Tanzanian government bans "The East African" for circulating without registration
Just when media stakeholders in Tanzania thought that 2015 could be 'media friendly' – especially after the inclusion of progressive articles on access to information and media law in the proposed new constitution – the government has banned one of the most respected weekly newspapers in the region, The East African.
The newspaper was removed from newsstands in Tanzania, 20 years after it was launched to cover the region. In the letter dated 21 January 2015 – sent to Christopher Kidanka, The East African bureau chief in the country – it appears that the decision was taken because the paper has been circulating in the country without registration, contrary to section 6 of the Newspaper Act 1976.
In the very same letter, the paper was directed to – without delay – stop publishing, printing and circulating in Tanzania ''until it has officially been registered by [the] Registrar of Newspaper, Tanzania Information Services''.
According to Kidanka, the company's legal team is currently putting together its records to satisfy the government and make sure the paper is back in newsstands.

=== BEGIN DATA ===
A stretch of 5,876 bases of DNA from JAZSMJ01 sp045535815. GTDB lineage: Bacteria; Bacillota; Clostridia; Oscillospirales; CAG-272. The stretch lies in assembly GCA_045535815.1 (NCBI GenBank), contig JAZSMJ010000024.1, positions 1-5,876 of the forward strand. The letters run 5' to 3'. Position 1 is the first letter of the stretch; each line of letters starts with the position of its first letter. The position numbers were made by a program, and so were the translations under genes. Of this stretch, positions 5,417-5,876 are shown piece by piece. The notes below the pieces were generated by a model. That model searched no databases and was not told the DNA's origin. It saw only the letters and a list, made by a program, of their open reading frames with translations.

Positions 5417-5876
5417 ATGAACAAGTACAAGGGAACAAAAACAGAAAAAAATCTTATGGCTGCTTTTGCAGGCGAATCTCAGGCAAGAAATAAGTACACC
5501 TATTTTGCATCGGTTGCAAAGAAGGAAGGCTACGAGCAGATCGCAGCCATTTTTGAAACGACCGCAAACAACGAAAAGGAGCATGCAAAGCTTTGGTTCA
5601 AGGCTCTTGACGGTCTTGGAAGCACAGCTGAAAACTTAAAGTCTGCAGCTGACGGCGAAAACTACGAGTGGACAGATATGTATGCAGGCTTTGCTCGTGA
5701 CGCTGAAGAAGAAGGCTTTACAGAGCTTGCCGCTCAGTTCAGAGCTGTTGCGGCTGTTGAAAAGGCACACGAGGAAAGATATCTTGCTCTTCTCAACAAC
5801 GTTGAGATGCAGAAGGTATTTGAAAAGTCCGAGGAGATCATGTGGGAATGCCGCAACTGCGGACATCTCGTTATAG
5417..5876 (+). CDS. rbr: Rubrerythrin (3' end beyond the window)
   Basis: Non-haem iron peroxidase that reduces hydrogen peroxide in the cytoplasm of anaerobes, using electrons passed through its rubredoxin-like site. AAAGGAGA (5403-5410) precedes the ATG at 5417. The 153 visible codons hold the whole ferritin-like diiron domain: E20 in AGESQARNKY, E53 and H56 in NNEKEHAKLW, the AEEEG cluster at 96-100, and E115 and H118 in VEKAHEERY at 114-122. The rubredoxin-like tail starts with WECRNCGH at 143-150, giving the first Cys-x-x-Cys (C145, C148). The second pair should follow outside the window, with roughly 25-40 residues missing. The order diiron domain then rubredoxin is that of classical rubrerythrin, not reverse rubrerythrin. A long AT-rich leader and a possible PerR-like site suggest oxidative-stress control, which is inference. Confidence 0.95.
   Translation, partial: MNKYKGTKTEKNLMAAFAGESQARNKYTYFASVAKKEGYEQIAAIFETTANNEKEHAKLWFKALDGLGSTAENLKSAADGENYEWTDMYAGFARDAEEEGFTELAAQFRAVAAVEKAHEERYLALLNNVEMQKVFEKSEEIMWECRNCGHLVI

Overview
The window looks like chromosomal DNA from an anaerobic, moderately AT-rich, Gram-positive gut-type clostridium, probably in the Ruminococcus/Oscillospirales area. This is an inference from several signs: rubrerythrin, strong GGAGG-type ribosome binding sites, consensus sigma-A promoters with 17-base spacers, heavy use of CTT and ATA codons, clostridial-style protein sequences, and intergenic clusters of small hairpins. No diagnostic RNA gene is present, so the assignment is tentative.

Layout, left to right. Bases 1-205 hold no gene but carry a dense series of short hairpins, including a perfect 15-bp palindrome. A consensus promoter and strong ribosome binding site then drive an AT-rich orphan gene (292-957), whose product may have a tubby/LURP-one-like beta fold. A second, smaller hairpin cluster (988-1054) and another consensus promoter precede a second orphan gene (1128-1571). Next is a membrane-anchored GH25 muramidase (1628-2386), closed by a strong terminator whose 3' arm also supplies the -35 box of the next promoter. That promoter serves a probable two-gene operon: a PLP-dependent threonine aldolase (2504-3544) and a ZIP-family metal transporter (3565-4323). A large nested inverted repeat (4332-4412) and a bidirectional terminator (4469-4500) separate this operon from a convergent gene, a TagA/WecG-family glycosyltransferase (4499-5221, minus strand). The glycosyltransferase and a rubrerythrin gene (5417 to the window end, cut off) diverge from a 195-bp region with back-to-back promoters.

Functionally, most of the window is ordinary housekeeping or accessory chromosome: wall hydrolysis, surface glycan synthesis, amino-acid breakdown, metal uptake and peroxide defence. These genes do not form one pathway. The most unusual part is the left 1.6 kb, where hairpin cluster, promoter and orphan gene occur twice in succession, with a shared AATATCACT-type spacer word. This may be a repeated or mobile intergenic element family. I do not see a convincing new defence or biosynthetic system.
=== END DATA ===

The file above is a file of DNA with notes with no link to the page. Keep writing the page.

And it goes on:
Speaking to MISA Tanzania via telephone call, Kidanka said that before the letter was issued, he was on Wednesday summoned and interrogated by the Director of Information Services, Assa Mwambene, who also doubles as the government's spokesman.
When Mwambene was contacted by MISA Tanzania to comment on how the paper could have operated in the country for 20 years without registration, he could not easily pick up his phone. When his office was contacted, it was learnt that he was in a meeting in Mtwara, Southern Tanzania, with editors of all media houses in the country and Information Officers from government institutions and agencies.
In its immediate reaction to the ban, the management of the Nation Media Group, which owns The East African, was quoted in the media describing the move as 'surprising and unwarranted'.
It was reported that the government expressed discontent with the newspaper's reporting and analysis (including the opinion pieces it publishes), and Mwambene accused it of having a negative agenda against Tanzania.
A special reference was made to a recent opinion [piece] that criticised the Dar es Salaam administration's stance on Democratic Forces for the Liberation of Rwanda (FDLR) rebels in Congo DRC.
There haven't been immediate reactions from media stakeholders in the country so far, but critics say the media should expect anything, especially with the coming elections in October this year and the Constitutional Referendum scheduled for April.